Was the story of Jesus stolen from Adonis?

Our sole source for this article is Smith's Origins of Biblical Monotheism [116].

Adonis is reckoned an ancient deity, but the only account of his death comes from a text dated to the second century -- too late to influence the story of Jesus -- in which it is described how his death at the hands of a boar was mourned by worshippers in Byblos. After mourning, worshippers the next day "proclaim that he lives and send him into the air."

Is this a "resurrection"? It sounds much more like Roman apotheosis (exaltation via the ascent of the spirit) as stated; in any event no method of getting alive again is described. Other rituals known for Adonis seem to connect him to vegetation, and accentuate his death, with "no hint of rebirth." J. Z. Smith, the scholar of the history of religions, notes that "classical accounts of Adonis neither mention nor describe his rising from death and that only accounts fashioned by Christian writers introduces the theme of Adonis's resurrection." This is too little, too late to influence the story of Jesus.

Other characteristics of Adonis are no help for copycat theorists: He is young and good-looking, a lousy hunter, and "a paragon of anti-heroic behavior." Nothing bears a likeness to Jesus here. One specific offered by copycat theorists Freke and Gandy is that Adonis had a "virgin mother" named Myrrha and a comparison is made between communion and "the bones of the dead Adonis" which were "said to be ground on a mill and then scattered to the wind."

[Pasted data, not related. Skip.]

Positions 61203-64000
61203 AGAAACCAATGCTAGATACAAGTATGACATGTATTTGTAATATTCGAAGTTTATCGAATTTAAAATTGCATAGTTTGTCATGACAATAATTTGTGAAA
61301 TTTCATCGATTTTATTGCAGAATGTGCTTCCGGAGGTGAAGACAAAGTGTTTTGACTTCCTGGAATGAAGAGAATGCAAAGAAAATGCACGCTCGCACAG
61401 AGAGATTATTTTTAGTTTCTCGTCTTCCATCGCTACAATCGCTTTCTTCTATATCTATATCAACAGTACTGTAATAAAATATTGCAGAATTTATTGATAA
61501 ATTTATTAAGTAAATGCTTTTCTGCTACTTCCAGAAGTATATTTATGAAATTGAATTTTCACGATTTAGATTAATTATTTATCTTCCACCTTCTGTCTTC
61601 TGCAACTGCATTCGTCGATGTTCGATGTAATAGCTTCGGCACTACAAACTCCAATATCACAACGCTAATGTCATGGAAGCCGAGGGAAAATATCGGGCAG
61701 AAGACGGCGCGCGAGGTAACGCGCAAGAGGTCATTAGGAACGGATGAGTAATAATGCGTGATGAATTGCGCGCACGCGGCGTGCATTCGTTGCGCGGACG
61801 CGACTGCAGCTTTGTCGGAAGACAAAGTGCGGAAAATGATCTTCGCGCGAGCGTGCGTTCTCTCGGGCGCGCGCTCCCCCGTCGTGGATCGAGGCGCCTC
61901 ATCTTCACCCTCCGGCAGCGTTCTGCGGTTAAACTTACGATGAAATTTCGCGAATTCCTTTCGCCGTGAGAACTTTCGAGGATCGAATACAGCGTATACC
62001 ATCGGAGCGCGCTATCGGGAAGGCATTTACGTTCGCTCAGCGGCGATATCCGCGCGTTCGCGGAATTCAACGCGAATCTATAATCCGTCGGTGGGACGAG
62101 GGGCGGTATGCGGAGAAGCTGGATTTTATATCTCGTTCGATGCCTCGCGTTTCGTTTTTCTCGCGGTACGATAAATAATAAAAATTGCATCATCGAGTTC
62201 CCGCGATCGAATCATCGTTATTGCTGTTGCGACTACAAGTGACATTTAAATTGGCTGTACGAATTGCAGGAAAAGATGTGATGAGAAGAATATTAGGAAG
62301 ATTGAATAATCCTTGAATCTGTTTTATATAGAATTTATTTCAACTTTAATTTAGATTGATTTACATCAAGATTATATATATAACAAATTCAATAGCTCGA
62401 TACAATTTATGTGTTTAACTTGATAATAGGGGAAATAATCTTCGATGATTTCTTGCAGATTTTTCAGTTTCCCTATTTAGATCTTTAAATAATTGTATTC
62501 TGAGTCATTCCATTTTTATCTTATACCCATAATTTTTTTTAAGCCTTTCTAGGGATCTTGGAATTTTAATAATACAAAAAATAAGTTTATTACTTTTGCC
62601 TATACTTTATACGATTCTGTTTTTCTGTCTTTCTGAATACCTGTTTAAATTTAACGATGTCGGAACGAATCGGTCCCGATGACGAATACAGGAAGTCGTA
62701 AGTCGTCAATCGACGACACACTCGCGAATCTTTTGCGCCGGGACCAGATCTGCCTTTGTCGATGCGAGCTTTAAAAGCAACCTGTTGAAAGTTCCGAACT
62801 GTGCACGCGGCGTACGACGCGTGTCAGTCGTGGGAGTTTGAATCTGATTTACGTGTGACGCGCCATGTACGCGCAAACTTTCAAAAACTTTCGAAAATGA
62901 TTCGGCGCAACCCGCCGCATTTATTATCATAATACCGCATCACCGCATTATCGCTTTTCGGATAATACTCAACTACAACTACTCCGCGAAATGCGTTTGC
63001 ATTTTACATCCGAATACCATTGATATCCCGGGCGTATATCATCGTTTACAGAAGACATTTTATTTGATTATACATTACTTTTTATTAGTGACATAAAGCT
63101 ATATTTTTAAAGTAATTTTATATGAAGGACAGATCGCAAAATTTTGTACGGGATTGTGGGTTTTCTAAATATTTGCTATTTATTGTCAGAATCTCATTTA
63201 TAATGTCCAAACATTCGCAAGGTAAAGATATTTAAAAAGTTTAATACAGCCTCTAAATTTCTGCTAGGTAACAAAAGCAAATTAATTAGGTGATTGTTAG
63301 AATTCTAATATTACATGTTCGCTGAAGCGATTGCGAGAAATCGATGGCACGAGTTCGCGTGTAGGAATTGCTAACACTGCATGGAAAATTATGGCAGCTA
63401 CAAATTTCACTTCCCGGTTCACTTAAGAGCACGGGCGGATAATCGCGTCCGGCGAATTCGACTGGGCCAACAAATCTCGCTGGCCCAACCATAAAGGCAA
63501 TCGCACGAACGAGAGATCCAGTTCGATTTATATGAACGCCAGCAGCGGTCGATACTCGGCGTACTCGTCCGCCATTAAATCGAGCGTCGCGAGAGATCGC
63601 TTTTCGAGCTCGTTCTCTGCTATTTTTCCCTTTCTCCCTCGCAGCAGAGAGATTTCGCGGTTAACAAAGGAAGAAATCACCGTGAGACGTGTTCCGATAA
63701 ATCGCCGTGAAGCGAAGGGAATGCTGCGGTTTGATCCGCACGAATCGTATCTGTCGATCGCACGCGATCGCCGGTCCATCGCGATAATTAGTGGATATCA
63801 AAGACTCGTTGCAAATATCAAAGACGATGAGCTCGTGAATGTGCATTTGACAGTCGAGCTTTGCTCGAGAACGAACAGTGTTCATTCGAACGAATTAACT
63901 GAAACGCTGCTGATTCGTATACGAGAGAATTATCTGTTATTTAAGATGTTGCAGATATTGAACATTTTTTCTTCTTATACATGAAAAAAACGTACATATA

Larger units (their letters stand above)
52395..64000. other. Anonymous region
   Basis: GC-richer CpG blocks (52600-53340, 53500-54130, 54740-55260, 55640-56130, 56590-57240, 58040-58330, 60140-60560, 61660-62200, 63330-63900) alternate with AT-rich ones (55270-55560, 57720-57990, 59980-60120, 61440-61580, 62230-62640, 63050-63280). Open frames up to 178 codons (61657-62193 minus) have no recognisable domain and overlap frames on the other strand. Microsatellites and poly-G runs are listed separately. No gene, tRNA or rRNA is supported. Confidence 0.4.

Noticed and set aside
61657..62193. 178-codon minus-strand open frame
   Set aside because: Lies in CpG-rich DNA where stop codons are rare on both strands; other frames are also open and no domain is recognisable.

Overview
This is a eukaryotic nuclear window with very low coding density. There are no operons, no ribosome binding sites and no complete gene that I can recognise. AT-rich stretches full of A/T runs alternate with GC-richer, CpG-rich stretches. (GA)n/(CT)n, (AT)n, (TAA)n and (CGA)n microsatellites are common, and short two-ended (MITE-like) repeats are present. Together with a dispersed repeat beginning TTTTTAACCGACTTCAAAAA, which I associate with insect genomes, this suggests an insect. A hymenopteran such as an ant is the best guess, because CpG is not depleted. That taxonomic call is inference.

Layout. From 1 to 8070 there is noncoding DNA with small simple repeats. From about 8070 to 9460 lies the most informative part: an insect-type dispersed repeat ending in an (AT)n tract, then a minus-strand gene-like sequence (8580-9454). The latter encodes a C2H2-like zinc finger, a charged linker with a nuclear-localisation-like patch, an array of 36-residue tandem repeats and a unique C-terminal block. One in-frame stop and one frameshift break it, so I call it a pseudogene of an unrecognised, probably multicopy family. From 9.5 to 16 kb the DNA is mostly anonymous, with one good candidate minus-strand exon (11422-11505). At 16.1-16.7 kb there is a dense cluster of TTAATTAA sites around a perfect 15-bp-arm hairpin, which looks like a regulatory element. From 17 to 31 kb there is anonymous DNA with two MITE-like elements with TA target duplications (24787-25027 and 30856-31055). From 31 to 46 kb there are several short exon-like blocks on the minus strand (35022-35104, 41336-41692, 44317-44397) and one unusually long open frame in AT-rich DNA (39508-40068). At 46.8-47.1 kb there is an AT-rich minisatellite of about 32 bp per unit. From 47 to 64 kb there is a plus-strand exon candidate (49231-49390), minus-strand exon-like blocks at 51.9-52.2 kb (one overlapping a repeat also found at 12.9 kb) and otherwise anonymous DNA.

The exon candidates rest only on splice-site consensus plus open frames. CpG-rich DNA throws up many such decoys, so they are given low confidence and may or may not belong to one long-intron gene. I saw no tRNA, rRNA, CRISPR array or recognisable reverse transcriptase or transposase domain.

The latter claim is derived from Frazer and is such an enormous non-parallel that it deserves no comment, unless one wishes to add that Adonisian communion consisted of running around in the wind catching Adonis' ashes in cups and between slices of bread.

The former I find verified nowhere. Here it is said, "The generally accepted version is that Aphrodite compelled Myrrha (or Smyrna) to commit incest with Theias, her father, the king of Assyria. Her nurse helped her with this trickery to become pregnant, and when Theias discovered this he chased her with a knife. To avoid his wrath the gods turned her into a myrrh tree. The tree later burst open, allowing Adonis to emerge. Another version says that after she slept with her father she hid in a forest where Aphrodite changed her into a tree. Theias struck the tree with an arrow, causing the tree to open and Adonis to be born. Yet another version says a wild boar open the tree with its tusks and freed the child; this is considered to be a foreshadowing of his death."

Virgin? I don't think that would work as an excuse on a date!

Finally it is said that "Icthys" (as in the Christian fish symbol) "had for centuries been the Greek name for Adonis", a matter which, if true, we consider conceptually refuted by the linked article.

In short, this is yet another unprofitable proposition for the copycat theorist.

-JPH